When it comes to making a decision about woodlot preservation, Chatham-Kent council has a lot to consider.
An overwhelming response to a public engagement campaign on the issue, the results of an upcoming aerial analysis of local forest cover, and the examination of incentive programs are among the factors to be examined.
After spending more than two hours discussing the issue at its regular meeting Aug. 23, council opted to extend a temporary tree-cutting bylaw to Dec. 14.
It also voted to bring the issue of creating a natural heritage committee of council back to council Sept. 27.
The contentious issue of a tree-cutting bylaw for Chatham-Kent has garnered unprecedented interest in 2021, with some saying it’s drawn more attention than any other municipal issue to date.
The volume of input on the matter appears to bear that out, with both sides weighing in.
A total of 22 deputations were presented to council, and a petition against a tree-cutting bylaw – with more than 200 signatures – was also submitted.
Support for a bylaw was received from the Chippewas of the Thames First Nation, the Ontario Woodlot Association and the National Farmer’s Union.
Opposition against a bylaw comes from the Kent Federation of Agriculture, the Chatham-Kent Landowner’s Association and the Christian Farmers Federation of Ontario.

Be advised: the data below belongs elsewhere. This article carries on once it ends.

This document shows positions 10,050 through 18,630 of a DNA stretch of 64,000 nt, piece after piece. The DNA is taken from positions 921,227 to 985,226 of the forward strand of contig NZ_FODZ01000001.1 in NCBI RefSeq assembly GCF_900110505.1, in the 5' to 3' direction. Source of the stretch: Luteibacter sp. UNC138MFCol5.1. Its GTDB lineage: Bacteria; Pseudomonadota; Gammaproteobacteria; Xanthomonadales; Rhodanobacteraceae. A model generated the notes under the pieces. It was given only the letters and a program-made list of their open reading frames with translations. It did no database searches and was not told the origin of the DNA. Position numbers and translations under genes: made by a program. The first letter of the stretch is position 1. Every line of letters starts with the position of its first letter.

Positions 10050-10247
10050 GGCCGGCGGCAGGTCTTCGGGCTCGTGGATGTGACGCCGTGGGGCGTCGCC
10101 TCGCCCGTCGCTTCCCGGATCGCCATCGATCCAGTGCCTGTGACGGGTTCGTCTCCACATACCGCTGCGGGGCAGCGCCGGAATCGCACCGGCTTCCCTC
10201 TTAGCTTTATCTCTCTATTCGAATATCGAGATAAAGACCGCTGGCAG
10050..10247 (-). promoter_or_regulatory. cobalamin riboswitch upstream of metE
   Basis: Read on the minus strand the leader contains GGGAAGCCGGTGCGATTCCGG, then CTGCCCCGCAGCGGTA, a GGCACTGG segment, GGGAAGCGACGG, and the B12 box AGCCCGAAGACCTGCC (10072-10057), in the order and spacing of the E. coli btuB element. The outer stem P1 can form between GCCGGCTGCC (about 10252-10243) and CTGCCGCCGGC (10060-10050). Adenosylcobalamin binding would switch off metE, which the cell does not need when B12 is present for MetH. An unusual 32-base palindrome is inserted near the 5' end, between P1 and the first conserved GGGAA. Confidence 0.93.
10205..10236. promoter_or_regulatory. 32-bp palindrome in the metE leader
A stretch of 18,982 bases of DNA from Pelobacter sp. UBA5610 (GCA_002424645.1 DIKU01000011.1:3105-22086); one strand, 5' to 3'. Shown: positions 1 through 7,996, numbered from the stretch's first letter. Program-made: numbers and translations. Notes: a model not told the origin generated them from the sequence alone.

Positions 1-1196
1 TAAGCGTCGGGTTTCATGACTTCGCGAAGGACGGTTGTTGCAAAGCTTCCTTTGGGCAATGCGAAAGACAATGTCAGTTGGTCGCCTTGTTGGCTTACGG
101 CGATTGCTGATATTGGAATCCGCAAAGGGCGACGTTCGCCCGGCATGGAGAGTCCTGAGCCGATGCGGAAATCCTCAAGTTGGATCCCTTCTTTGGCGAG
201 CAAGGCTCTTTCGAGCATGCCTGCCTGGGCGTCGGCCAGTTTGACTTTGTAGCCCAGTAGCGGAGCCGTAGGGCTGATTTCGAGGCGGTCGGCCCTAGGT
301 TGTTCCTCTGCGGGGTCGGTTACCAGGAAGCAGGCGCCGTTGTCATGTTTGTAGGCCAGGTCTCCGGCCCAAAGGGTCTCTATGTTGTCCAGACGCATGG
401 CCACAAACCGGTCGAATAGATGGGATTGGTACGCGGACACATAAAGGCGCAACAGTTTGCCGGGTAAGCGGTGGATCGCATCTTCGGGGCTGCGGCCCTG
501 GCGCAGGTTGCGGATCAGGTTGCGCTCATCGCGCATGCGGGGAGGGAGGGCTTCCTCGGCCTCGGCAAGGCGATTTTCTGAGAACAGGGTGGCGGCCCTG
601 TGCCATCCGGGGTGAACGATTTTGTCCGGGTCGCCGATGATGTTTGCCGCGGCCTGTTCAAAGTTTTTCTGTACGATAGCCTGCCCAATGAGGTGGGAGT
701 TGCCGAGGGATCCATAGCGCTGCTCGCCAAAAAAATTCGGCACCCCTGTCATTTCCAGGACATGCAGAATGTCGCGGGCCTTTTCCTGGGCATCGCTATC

Although the motion passed, the move to defer the issue to allow for more fact finding didn’t sit well with all councillors.
Chatham Coun. Mike Bondy, who supported the motion, called it a delay, saying it “kind of” wasted everybody’s time as constituents are awaiting a decision.
As a sitting councillor in 2014 when the tree-cutting issue came to a head the first time around, Bondy said the process was “arduous and painful.”
West Kent Coun. Melissa Harrigan said it was important for council to wait and gather all the facts, in order to not have a “knee-jerk” reaction.
“I think we owe this to our community to take the time to do this right,” Harrigan said.
South Kent Coun. Trevor Thompson said the “vitriol” coming from both sides of the issue have made it hard to find “common ground.”
A “made in Chatham-Kent solution” needs to be found, he added, noting what works elsewhere may not work locally.
North Kent Coun. Joe Faas, who is against a bylaw, said legislating tree cutting will alienate the agricultural community, noting most farmers are “excellent stewards of the land.
“If we approve the bylaw, it might ruin the relationship,” Faas said.
Wallaceburg Coun. Aaron Hall, who brought forth the original motion in April, said passion for the issue is evident, adding he’s happy the municipality will have more time for fact finding.
“We have a lot of important work to do and I think it’s a safe way to continue it,” Hall said.
The aerial data to be compiled by the Lower Thames Valley Conservation Authority later this fall is critical to the decision, he added.
“One of our priorities for this term is environmental sustainability,” he said, noting its council’s job to implement strategies that help everyone become better stewards of the land.
Wallaceburg Coun. Carmen McGregor, who supports a municipal tree-cutting bylaw, said she hopes the current council will resolve the issue instead of passing it on to the next council.
Pam Wright, Local Journalism Initiative Reporter, The Chatham Voice